For “Scripture Sunday”:
“Christ Our Passover Was Sacrificed for Us”
“By observing the Passover and Feast of Unleavened Bread, Christians do exactly as Christ Himself did.
In 1 Corinthians 5:7, Paul wrote that “Christ, our Passover, was sacrificed for us.” Do you understand the profound meaning this statement holds for Christians?
Christ, as “the Lamb of God who takes away the sin of the world,” would pay the penalty for humanity’s sins “by the sacrifice of Himself” (John 1:29; Hebrews 9:26).
Jerusalem shone golden in the afternoon sun as 12 men and their Leader made their way from the Mount of Olives to a house in the city. Earlier in the day, Jesus of Nazareth had instructed two of His disciples, Peter and John, to go into Jerusalem and prepare the Passover (Luke 22:7-13). Jesus said they would encounter a man carrying water, who would show them his guest room where they could keep the Passover, a ceremony that involved eating a sacrificed lamb with unleavened bread and bitter herbs in remembrance of God’s redemption of the Israelites in Egypt.
After finding the man, Peter and John prepared the food and drink for Jesus and the 12 to observe what would culminate in the first New Covenant Passover service.
Here’s a question we might ask ourselves in this Passover season: Do we truly appreciate Christ’s ultimate sacrifice?
Jesus probably said little as they entered the room and surveyed the preparations. To Peter and John, no doubt Jesus appeared introspective, but, beyond this, their Teacher seemed composed and calm. They all began to relax at the table and eat, following the lead of their Master.
It was then that Jesus began to speak to His disciples, explaining that He had waited for this special time so He could eat this Passover with them. “With fervent desire I have desired to eat this Passover with you before I suffer; for I will no longer eat of it until it is fulfilled in the kingdom of God,” He told them (Luke 22:15-16).”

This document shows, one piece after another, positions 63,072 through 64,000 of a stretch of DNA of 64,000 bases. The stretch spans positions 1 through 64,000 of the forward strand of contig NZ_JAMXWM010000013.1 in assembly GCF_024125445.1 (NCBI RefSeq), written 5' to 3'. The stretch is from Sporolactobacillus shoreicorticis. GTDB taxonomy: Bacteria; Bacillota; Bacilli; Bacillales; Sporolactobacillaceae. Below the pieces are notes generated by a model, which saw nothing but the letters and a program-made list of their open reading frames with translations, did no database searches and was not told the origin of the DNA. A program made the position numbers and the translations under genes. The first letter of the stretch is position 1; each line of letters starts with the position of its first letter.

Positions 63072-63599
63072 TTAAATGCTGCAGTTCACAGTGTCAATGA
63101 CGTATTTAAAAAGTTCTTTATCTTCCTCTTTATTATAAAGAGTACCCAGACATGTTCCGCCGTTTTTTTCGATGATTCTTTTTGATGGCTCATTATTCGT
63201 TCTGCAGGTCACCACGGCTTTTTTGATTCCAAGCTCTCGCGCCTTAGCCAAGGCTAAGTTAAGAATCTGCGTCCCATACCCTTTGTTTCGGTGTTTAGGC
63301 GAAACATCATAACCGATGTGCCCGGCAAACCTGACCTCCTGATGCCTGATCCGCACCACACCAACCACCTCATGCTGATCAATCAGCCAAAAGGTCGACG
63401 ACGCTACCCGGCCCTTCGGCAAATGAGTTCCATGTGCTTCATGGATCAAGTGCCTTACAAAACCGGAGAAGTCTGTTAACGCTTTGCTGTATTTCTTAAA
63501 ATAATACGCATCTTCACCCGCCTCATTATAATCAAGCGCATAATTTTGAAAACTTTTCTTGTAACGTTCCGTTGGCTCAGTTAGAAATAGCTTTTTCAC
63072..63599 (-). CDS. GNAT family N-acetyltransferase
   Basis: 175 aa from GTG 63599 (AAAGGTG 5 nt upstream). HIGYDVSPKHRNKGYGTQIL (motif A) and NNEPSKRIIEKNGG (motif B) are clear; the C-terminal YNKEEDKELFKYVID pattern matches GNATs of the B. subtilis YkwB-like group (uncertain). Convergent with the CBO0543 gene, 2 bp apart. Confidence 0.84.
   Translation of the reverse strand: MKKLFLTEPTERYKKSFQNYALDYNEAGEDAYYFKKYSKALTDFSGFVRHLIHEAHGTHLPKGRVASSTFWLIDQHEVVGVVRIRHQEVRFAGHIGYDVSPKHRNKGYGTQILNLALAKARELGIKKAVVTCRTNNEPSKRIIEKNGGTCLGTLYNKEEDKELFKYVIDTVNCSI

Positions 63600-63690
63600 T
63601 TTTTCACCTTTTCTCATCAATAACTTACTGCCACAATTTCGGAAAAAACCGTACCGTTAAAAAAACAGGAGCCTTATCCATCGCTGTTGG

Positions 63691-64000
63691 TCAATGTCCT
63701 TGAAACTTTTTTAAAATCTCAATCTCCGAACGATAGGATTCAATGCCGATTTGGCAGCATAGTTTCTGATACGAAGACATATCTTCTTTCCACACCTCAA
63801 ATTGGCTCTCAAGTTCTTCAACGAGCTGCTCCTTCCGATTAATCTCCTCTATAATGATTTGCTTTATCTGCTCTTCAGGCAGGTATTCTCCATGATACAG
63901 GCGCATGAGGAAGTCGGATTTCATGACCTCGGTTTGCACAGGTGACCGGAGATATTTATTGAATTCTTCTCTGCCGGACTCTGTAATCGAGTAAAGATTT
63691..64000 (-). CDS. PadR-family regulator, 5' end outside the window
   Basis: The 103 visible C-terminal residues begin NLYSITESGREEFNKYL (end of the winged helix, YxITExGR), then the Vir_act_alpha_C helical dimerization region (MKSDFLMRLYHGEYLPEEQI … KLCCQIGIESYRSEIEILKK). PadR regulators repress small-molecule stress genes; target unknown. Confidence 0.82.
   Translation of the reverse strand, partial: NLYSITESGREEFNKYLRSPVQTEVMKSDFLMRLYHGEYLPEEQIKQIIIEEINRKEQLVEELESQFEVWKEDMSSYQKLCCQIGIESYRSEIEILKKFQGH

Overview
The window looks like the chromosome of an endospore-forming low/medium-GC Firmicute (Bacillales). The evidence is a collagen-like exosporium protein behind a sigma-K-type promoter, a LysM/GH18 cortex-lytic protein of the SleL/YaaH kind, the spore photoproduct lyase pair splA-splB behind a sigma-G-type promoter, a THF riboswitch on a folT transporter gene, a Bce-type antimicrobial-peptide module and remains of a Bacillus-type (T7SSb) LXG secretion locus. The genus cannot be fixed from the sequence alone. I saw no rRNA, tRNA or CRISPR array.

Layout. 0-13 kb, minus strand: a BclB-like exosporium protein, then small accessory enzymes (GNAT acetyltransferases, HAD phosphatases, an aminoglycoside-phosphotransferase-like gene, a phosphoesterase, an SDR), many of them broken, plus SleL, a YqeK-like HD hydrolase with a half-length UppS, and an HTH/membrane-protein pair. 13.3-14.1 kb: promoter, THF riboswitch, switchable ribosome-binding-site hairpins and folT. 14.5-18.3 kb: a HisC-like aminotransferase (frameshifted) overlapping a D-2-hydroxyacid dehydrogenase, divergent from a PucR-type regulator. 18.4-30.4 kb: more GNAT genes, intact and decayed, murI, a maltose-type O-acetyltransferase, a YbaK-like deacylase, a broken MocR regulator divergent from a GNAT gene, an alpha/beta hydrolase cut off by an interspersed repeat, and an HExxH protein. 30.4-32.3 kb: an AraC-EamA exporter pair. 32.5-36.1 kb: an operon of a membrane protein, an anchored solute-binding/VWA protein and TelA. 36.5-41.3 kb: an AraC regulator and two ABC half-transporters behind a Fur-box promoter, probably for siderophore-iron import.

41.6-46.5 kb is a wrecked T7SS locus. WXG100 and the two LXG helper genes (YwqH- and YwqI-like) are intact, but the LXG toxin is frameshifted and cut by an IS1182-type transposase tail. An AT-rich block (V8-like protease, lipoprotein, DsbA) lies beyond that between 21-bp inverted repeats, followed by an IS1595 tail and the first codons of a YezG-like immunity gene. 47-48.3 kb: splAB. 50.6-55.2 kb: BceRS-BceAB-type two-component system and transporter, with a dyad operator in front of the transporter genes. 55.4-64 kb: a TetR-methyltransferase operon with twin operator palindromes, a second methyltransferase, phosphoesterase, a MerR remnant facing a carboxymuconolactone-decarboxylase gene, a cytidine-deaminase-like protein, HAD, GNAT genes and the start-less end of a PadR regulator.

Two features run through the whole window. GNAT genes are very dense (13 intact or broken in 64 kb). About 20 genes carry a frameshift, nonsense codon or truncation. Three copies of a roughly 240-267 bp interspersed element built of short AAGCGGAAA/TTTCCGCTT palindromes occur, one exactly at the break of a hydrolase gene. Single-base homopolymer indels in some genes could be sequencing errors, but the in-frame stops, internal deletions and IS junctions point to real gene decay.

Questions and Answers About the Passover
“Most of Christianity doesn’t keep the Passover, believing it to be an observance only for Jews. Is this true? This post covers this and other questions about this ancient festival.
The Passover is found throughout the Bible—both in the Old Testament and New Testament. Is it possible that Christianity is ignoring an observance that is actually very much Christian?
If you look at your calendar for April, you will probably see “Passover” marked. Most people think of the Passover as simply a Jewish national holiday commemorating Israel’s departure from Egypt as found in the book of Exodus. Around this season, network television usually airs The Ten Commandments, the epic 1956 film recounting the Exodus starring Charlton Heston and Yul Brynner.
This may be the extent of your knowledge about the Passover. It is largely ignored in Christianity, which observes other spring holidays (such as Easter, Lent and Good Friday).
But did you know that the Passover is found throughout the Bible—both in the Old Testament and New Testament? Is it possible that Christianity is ignoring an observance that is actually very much Christian?